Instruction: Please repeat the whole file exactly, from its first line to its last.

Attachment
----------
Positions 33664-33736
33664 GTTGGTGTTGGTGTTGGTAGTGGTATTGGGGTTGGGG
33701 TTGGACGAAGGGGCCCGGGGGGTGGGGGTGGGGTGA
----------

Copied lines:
Positions 33664-33736
33664 GTTGGTGTTGGTGTTGGTAGTGGTATTGGGGTTGGGG
33701 TTGGACGAAGGGGCCCGGGGGGTGGGGGTGGGGTGA